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2013 Topps Heritage High Numbers Mets baseball cards

The 2014 Topps Heritage High Numbers set is expected to show up next week (though the final checklist remains a company secret, apparently.)  But that’s ok… see, I just recently picked up the two Mets cards from last year’s Topps Heritage High Numbers set.

John-Buck John-Buck-b

John Buck was already a former Met by the time this card came out last year. Buck got off to a hot start to the season and then was traded to the Pittsburgh Pirates along with Marlon Byrd to obtain Vic Black and Dilson Herrera on August 27th, 2013. You couldn’t ask for much more from a player who was essentially a throw-in in the R.A. Dickey trade. Buck played in a handful of games for the Mariners and Angels this year, but also spent time in the minor leagues.

Zack-Wheeler Zack-Wheeler-b

Zack Wheeler‘s rookie card was the more in-demand of the pair of Mets in this set. Wheeler has the stuff to be a frontline starter in the major leagues, but he’s still trying to put it all together. He went 11-11 with a 3.54 ERA in his first full big league season, and he improved on his strikeouts per nine innings, walks per nine innings and home runs per nine innings numbers from his rookie year. Wheeler’s combination of major league success and potential (he’s just going to turn 25 next season) have made him the subject of trade rumors, but I find it hard to believe that the Mets will let him go now.

Topps Heritage fans – do you get the High Number update series, or do you count your set complete with the pack-released cards?

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DeGrom could make 2014 Heritage High Numbers set more interesting for Mets fans

Jacob deGrom (Photo credit: Paul Hadsall)
Jacob deGrom (Photo credit: Paul Hadsall)

I’m still working on the Mets team set from the regular release of this year’s Topps Heritage set, but that’s probably not stopping Topps from giving me a few more cards to chase next month.

For the third consecutive year, Topps will release a limited edition 100-card Heritage High Numbers update set in October. For approximately $100, you get the update series plus a random autograph – last year’s checklist of signers included exciting stars like Yasiel Puig and Jose Fernandez, as well as a bunch of players like Brandon Maurer and Darin Ruf.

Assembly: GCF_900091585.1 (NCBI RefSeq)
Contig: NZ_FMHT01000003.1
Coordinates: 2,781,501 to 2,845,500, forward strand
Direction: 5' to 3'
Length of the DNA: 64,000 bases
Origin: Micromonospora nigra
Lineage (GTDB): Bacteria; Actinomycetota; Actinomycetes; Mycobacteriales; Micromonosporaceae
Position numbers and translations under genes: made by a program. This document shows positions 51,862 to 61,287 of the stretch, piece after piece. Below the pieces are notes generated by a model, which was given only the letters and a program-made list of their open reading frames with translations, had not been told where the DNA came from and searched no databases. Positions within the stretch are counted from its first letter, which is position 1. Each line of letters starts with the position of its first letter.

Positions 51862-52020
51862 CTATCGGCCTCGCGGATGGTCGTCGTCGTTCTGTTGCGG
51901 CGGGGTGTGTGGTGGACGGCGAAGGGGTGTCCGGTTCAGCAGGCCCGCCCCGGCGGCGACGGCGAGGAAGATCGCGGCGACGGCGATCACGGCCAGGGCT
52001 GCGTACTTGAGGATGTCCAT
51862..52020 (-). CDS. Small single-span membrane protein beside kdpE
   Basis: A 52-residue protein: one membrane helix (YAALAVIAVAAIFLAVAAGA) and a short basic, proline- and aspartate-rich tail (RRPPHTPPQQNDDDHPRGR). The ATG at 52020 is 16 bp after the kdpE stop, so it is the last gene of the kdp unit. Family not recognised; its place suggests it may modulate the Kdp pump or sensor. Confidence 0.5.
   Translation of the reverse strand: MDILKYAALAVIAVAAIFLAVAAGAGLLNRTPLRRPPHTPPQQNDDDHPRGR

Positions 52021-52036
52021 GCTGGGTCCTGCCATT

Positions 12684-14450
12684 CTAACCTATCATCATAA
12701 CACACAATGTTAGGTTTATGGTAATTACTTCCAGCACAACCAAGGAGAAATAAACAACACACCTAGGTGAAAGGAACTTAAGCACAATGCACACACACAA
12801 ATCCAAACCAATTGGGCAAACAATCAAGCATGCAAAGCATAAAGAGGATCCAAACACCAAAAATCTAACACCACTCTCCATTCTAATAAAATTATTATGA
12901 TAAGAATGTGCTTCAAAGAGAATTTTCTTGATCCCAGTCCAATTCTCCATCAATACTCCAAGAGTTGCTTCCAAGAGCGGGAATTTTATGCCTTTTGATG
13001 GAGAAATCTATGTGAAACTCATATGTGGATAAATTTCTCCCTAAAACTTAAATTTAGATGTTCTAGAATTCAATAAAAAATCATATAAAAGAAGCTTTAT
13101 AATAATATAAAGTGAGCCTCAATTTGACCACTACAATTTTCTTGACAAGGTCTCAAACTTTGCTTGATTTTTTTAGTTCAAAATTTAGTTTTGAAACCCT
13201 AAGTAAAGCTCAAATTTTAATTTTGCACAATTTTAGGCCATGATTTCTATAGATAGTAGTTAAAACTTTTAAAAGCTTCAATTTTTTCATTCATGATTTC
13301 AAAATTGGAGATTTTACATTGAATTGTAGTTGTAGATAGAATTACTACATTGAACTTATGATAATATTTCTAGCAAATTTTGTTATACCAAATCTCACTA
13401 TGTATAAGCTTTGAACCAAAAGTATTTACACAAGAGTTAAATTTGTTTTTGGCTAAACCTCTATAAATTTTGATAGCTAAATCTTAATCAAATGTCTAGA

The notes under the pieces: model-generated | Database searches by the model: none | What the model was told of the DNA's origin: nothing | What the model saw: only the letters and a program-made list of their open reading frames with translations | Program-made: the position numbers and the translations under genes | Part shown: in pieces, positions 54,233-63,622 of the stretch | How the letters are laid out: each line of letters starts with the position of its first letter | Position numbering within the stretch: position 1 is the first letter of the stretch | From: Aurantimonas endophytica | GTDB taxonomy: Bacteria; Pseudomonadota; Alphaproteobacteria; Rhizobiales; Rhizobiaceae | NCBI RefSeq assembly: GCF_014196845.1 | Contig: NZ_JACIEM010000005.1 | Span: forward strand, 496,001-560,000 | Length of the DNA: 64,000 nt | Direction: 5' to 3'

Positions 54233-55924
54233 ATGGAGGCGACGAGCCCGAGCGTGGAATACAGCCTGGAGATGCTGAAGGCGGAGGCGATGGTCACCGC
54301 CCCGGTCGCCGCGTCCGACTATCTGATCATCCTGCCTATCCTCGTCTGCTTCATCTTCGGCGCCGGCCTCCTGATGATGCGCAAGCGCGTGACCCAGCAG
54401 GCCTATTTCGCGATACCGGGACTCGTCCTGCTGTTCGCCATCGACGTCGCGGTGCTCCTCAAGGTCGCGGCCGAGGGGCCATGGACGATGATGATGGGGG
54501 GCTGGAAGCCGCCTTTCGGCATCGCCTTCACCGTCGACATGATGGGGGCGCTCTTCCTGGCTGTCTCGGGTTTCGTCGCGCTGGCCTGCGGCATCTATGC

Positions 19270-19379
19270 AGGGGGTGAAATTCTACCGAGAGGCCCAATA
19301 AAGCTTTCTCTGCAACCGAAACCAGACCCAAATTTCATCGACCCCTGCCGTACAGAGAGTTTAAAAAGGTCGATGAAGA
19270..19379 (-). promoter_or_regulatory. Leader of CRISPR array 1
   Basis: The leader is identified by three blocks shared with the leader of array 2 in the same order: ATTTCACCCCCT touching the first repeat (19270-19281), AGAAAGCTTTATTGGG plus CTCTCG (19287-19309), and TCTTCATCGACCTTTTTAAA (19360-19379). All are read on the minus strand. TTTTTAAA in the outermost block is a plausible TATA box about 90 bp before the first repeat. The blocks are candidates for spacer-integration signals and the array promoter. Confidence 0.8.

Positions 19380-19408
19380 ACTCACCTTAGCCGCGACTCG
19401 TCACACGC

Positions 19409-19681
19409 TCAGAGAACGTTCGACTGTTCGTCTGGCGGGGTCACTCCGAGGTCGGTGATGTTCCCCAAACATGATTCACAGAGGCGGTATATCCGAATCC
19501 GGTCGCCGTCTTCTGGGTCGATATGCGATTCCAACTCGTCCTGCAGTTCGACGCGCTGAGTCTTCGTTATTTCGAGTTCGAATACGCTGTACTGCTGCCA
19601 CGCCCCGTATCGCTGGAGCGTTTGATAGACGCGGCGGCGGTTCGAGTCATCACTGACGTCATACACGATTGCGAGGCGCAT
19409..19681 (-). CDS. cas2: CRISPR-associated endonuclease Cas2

I don’t have the cash lying around to play the Topps Heritage lottery, but I imagine you can do pretty well if you’re lucky and can turn the cards around quickly. Team collectors will want the base set singles, and rookie cards of players like Jose Abreu and Masahiro Tanaka should attract a larger pool of buyers. Get a decent autograph in the set(s) you buy, and you’re looking at a nice potential profit.

Topps hasn’t released a checklist for this year’s set yet, but I imagine it will be more interesting to me as a Mets fan than the first two releases were.

I still need to track down last year’s Zack Wheeler card (I think I did get John Buck‘s at some point last winter.)  I’m pretty sure I got Jon Niese, Andres Torres, Jordany Valdespin and Kirk Nieuwenhuis from 2012.

With the exception of Wheeler, who already had plenty of rookie cards by the time Topps Heritage High Numbers came out last year, none of the featured Mets players have been all that exciting and some weren’t even Mets by the time collectors had the cards in-hand.

This year might be a different story. Aside from a digitally-manipulated prospect card in this year’s Bowman set, Jacob deGrom has not appeared on a nationally-issued baseball card yet. A rookie autograph redemption in this year’s Topps Finest Set is selling well out of my price range and is limited to 100 copies. (Who knows when the actual cards will be delivered.)

Beckett Media mentions that deGrom is among the tentative signers for this year’s Heritage High Numbers set. That may be a redemption card, too, but it probably means he’s part of the base set as well.

And that would be a card I’d remember adding to my collection.